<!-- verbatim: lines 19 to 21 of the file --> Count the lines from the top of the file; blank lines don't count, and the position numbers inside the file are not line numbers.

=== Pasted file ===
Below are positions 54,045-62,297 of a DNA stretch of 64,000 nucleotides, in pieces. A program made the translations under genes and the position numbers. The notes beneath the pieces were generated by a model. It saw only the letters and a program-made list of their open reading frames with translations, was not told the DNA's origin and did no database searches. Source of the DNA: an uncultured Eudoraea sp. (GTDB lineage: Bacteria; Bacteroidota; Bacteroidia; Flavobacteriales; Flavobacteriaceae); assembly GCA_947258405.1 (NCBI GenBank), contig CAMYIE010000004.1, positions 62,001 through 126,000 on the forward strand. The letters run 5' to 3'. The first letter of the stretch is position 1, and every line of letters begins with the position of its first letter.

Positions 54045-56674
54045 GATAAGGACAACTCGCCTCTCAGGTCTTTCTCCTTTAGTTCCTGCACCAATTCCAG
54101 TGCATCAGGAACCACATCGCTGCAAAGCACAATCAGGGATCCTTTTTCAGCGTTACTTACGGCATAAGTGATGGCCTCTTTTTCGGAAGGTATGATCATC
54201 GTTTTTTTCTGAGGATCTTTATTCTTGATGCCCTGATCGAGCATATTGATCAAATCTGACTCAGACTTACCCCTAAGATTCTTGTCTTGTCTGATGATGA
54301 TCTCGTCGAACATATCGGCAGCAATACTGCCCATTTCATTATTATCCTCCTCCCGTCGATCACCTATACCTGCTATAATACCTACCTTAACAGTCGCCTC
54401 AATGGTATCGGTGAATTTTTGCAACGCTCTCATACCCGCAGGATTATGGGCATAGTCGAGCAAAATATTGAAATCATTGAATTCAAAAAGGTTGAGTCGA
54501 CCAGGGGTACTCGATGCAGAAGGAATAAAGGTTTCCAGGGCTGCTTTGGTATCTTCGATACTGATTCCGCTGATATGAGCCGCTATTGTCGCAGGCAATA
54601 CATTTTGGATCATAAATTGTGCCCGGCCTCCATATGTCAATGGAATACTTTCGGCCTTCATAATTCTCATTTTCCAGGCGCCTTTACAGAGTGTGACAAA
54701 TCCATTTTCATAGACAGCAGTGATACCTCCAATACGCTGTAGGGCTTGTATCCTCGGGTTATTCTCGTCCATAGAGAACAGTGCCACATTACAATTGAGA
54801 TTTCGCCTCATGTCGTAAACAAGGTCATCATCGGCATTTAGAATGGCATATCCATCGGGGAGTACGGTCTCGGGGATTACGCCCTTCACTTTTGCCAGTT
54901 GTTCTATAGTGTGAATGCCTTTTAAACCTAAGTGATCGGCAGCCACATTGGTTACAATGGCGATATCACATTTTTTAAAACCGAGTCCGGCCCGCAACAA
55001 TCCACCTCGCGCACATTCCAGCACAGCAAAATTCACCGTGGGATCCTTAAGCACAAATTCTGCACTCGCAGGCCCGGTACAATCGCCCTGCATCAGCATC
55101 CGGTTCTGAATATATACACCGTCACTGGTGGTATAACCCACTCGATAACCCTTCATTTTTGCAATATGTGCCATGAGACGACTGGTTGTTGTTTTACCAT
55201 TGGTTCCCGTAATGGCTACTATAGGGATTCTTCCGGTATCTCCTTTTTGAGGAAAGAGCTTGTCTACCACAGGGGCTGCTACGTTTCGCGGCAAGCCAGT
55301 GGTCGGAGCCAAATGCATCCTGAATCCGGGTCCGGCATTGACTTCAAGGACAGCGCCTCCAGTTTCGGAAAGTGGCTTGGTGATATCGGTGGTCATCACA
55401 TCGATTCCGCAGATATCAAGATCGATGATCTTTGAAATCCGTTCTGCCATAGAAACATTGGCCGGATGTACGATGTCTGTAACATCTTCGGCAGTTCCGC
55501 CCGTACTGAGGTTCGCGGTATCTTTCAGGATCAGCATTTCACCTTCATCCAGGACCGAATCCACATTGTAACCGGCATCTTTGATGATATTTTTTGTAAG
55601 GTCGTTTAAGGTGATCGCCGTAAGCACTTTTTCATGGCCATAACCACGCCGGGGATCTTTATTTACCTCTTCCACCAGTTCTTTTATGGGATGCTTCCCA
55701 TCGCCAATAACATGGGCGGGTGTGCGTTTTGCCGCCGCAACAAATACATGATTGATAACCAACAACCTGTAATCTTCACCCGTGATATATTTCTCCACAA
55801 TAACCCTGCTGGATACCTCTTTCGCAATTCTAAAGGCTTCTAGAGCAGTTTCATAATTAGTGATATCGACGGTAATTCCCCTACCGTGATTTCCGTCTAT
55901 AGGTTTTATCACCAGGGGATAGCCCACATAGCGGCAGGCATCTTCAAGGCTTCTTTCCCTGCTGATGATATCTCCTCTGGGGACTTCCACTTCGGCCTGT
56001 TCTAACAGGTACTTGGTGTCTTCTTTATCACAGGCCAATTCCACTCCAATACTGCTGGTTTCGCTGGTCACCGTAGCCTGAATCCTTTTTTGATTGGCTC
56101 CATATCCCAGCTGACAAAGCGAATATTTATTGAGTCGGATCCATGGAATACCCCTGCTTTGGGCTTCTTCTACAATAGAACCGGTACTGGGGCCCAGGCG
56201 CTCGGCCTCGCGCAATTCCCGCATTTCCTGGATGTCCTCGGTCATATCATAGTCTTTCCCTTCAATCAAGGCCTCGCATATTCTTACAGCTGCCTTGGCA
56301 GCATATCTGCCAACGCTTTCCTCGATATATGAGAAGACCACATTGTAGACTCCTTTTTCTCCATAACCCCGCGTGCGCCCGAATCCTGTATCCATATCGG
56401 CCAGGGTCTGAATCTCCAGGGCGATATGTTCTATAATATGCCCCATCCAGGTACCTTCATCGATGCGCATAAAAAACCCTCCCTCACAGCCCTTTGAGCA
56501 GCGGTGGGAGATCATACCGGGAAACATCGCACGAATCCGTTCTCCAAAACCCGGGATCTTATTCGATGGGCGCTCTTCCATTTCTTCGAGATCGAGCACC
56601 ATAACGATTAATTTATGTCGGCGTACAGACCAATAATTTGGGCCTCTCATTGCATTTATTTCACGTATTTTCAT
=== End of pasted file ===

55601 GTCGTTTAAGGTGATCGCCGTAAGCACTTTTTCATGGCCATAACCACGCCGGGGATCTTTATTTACCTCTTCCACCAGTTCTTTTATGGGATGCTTCCCA
55701 TCGCCAATAACATGGGCGGGTGTGCGTTTTGCCGCCGCAACAAATACATGATTGATAACCAACAACCTGTAATCTTCACCCGTGATATATTTCTCCACAA
55801 TAACCCTGCTGGATACCTCTTTCGCAATTCTAAAGGCTTCTAGAGCAGTTTCATAATTAGTGATATCGACGGTAATTCCCCTACCGTGATTTCCGTCTAT